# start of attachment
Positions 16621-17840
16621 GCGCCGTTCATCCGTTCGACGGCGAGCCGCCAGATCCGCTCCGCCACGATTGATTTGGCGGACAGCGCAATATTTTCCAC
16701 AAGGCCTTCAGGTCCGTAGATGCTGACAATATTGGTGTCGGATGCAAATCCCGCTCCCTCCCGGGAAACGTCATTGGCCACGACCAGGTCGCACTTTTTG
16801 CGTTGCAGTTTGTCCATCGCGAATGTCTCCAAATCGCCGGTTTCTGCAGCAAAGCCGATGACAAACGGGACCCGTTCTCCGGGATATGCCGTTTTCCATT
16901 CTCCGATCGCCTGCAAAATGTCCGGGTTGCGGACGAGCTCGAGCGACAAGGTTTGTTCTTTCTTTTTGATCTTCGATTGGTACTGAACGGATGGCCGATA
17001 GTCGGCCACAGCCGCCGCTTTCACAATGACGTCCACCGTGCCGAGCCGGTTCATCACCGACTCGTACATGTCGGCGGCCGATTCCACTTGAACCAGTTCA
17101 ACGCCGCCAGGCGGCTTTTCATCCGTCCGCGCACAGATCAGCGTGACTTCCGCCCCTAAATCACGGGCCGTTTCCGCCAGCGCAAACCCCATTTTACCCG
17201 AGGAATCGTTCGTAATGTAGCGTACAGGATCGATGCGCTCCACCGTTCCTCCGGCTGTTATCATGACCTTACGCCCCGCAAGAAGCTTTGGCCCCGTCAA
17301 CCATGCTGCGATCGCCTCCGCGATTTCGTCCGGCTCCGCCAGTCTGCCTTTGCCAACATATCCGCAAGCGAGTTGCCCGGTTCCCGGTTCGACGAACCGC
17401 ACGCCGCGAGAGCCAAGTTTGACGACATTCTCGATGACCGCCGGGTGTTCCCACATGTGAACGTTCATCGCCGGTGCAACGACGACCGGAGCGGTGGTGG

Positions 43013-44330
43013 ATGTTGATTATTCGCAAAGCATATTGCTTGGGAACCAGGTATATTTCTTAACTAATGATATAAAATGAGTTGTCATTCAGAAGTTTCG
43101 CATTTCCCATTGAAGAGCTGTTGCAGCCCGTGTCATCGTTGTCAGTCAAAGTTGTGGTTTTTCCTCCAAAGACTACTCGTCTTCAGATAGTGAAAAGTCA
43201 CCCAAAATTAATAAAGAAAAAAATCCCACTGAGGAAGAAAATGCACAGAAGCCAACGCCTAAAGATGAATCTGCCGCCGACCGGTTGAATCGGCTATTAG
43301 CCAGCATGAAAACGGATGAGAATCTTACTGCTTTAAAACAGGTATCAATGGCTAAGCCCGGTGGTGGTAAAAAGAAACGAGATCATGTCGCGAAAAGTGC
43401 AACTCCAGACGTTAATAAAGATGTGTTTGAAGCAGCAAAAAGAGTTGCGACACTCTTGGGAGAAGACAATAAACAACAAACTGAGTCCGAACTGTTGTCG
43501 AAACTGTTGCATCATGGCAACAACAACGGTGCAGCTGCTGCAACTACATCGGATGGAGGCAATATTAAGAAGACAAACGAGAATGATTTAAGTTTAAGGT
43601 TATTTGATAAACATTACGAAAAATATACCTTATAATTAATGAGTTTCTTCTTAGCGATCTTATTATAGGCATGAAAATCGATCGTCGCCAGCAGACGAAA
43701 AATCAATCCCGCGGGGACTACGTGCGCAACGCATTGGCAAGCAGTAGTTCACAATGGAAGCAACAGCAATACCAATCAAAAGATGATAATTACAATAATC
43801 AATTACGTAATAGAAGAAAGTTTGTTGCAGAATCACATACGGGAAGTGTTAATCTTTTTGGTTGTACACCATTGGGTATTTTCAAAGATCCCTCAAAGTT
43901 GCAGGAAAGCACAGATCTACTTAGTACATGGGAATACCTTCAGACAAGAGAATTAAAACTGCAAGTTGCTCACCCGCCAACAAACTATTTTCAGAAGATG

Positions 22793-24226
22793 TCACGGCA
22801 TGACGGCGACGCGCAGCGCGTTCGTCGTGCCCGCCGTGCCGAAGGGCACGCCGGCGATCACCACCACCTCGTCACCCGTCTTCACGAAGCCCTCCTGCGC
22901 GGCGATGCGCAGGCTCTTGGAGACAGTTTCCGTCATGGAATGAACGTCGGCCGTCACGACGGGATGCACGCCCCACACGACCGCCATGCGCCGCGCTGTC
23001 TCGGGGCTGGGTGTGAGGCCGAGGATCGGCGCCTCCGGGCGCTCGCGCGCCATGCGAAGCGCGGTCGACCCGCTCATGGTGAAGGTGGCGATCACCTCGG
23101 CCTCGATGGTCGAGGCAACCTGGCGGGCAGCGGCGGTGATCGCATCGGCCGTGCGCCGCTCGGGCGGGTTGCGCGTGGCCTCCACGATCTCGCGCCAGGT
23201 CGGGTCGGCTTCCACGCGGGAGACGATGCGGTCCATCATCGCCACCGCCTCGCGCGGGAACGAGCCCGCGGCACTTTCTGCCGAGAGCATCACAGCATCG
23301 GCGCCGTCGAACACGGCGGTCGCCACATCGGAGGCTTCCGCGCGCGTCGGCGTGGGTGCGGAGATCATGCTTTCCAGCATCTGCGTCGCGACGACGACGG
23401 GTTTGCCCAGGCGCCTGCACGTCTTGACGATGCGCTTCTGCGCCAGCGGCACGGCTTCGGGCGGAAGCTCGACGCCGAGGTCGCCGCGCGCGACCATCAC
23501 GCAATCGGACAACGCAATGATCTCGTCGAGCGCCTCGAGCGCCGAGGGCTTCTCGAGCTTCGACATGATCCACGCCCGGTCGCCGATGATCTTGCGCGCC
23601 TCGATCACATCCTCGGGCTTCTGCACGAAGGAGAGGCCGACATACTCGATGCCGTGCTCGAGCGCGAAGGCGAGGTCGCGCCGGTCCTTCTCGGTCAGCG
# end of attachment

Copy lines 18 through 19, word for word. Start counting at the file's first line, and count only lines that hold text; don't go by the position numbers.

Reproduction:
43601 TATTTGATAAACATTACGAAAAATATACCTTATAATTAATGAGTTTCTTCTTAGCGATCTTATTATAGGCATGAAAATCGATCGTCGCCAGCAGACGAAA
43701 AATCAATCCCGCGGGGACTACGTGCGCAACGCATTGGCAAGCAGTAGTTCACAATGGAAGCAACAGCAATACCAATCAAAAGATGATAATTACAATAATC